a reply to: Skid Mark
There is a website which is essentially the name right at the beginning of this video with a 'dot com' after the end of it wherein there are literally
thousands of accounts from people known as 'scam-baiters' playing all manner of games on scammers from Nigeria and elsewhere. I've read over this
website for years, and at one point was even a member. It was trendy back then, but the popularity has fallen off as awareness of these scams has
Interestingly these are known as "419" scams (from which the website takes it's name). The numbers 419 represent the Nigerian section of the penal
code to which these scams fall under. 419 scamming is/was actually considered a formal "occupation" in Nigeria. The reason for this was, sadly,
because of how successful these scams were. Official estimates of losses are in the hundreds of millions. Officials estimate that official estimates
represent probably only 10% of actual losses because most people are too embarrassed to admit they've been bilked out of hundreds, if not thousands,
Here in the US the scam is knows as an "Advance Fee Fraud" and it is a very active type of fraud even now. Thieves have realized though there's an
easier way to play the game. It is quite common on places like craig's list and local newspaper classified ads. And sadly, even though people should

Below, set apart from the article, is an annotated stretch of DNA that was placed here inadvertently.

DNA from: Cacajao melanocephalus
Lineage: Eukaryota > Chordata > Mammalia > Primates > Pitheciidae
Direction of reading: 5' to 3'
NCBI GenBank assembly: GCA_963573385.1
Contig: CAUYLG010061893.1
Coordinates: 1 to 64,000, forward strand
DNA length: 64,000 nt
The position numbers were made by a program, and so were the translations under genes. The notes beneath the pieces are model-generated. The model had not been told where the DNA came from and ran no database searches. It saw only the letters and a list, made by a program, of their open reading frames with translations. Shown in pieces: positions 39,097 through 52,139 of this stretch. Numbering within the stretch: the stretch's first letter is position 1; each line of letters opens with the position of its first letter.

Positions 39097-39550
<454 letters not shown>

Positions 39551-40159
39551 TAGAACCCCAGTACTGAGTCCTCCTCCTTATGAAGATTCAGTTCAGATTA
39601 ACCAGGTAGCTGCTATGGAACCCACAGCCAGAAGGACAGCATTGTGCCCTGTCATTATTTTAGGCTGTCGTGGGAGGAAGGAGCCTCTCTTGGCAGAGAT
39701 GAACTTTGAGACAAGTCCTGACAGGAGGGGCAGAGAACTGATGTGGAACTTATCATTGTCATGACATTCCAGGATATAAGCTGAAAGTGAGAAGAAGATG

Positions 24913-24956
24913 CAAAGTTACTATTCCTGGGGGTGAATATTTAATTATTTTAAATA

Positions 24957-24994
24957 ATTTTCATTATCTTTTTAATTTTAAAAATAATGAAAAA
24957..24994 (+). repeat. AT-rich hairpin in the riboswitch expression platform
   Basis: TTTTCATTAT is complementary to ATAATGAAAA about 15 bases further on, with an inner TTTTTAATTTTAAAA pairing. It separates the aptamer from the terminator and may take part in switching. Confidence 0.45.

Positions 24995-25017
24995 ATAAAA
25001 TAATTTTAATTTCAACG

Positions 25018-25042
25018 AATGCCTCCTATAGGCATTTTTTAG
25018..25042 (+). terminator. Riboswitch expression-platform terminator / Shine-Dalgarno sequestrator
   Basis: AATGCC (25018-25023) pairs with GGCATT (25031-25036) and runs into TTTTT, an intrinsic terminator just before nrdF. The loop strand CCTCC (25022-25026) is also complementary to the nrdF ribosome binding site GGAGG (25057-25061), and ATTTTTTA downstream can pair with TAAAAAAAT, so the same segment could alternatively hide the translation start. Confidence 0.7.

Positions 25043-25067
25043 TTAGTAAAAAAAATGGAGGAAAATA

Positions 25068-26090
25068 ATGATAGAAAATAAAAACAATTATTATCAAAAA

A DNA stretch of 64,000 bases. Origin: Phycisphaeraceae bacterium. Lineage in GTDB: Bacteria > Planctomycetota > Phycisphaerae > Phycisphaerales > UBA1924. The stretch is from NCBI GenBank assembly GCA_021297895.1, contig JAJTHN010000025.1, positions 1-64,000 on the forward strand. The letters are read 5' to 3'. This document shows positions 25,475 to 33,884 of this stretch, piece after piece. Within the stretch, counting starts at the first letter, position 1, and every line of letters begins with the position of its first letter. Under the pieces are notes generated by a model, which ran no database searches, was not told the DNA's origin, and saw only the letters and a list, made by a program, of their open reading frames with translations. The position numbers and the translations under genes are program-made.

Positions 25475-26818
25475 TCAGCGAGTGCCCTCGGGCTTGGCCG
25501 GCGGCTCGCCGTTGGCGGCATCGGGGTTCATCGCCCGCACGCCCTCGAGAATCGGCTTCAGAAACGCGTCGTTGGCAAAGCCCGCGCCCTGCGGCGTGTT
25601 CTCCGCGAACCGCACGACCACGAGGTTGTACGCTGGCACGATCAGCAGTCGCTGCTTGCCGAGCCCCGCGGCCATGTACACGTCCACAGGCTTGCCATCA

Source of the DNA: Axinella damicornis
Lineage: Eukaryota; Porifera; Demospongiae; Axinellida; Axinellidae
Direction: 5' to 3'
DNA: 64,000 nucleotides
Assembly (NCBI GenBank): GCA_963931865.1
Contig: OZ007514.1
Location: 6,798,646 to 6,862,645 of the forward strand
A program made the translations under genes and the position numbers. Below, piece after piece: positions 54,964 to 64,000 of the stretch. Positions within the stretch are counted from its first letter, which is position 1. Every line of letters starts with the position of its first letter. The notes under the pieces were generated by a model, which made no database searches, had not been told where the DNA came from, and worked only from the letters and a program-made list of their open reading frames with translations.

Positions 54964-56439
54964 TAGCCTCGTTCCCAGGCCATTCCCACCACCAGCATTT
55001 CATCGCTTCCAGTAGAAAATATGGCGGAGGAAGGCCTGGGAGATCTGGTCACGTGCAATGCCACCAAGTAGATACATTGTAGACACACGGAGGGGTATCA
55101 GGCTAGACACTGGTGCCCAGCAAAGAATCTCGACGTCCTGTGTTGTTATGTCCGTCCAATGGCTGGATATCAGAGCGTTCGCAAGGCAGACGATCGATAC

know better from all the fame and publicity of the Nigerian 419 scams of a decade ago, they don't and still fall into the same traps. The scammers
today have gotten much, much, more creative (and different) though. There's two basic versions, and here's how they work...
1. Scammer lists an advertisement for some desirable item (complete with pictures) at a seemingly excellent price point. A unsuspecting buyer will
respond. The scammer will concoct some story (military and overseas, you name it) and pitch the buyer into thinking there are several other buyers in
hot pursuit of the item. The first trip-wire is the scammer will try to get the buyer to give him a deposit on the item (to prevent other buyers from
buying it out from under him and then just steal the money. OR worse, they will try to get the buyer to pay for the item in full (or in part), or to
pay some shipping fee to see the item. In any case, all monies sent just disappear.
2. (and this one is more sinister) A scammer will respond as if he's a potential buyer to an item you have listed. They scammer will act very
interested, but again they will have some excuse about not being able to do a face to face cash deal. The scammer will then offer to put a deposit on
the item with a certified check. They will offer to make the check out for several hundred (or even thousands) of dollars more
than the item
is listed for. This additional fee is to cover your expenses to ship the item to them. They'll even provide a shipping address (and this is where
unsuspecting people get tripped up...no thief would ever provide his address, right? So this must be legit.). The scammers will make the check out
for hundreds/thousands more than shipping would ever cost, and they tell the person to just return any unused funds to them via money order. The
seller deposits the (bogus) certified check in their bank, arranges for shipping and then cuts a check for the balance to be returned to the buyer.
The item ships to an undeliverable address (vacant home / business, etc.). The certified check from the buyer bounces, but the money order from the
seller clears. Because the seller believes the certified check is real he (wrongly) assumes it's safe to take the risk on getting the money order
(not realizing the certified check in no way is collateral for the money order).